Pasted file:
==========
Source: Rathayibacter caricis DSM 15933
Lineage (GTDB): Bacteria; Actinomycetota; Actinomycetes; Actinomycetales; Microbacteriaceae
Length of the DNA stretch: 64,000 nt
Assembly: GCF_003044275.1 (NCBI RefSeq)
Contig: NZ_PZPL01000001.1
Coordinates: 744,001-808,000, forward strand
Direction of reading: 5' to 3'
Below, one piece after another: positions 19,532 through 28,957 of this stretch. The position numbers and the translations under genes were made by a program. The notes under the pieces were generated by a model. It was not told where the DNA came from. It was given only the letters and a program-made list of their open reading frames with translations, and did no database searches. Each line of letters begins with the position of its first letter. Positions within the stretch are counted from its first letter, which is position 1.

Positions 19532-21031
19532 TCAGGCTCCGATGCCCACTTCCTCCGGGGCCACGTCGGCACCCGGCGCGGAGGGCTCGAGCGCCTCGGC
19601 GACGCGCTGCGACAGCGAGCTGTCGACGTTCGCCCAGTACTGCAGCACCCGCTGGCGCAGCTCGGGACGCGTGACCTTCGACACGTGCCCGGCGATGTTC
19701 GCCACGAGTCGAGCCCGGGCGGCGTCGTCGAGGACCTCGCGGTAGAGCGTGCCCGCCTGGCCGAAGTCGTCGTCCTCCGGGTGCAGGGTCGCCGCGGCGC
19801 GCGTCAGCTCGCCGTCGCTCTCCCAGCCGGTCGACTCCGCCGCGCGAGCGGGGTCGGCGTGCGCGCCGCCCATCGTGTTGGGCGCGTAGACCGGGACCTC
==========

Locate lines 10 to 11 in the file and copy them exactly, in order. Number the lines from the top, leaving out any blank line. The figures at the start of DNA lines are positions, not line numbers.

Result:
19532 TCAGGCTCCGATGCCCACTTCCTCCGGGGCCACGTCGGCACCCGGCGCGGAGGGCTCGAGCGCCTCGGC
19601 GACGCGCTGCGACAGCGAGCTGTCGACGTTCGCCCAGTACTGCAGCACCCGCTGGCGCAGCTCGGGACGCGTGACCTTCGACACGTGCCCGGCGATGTTC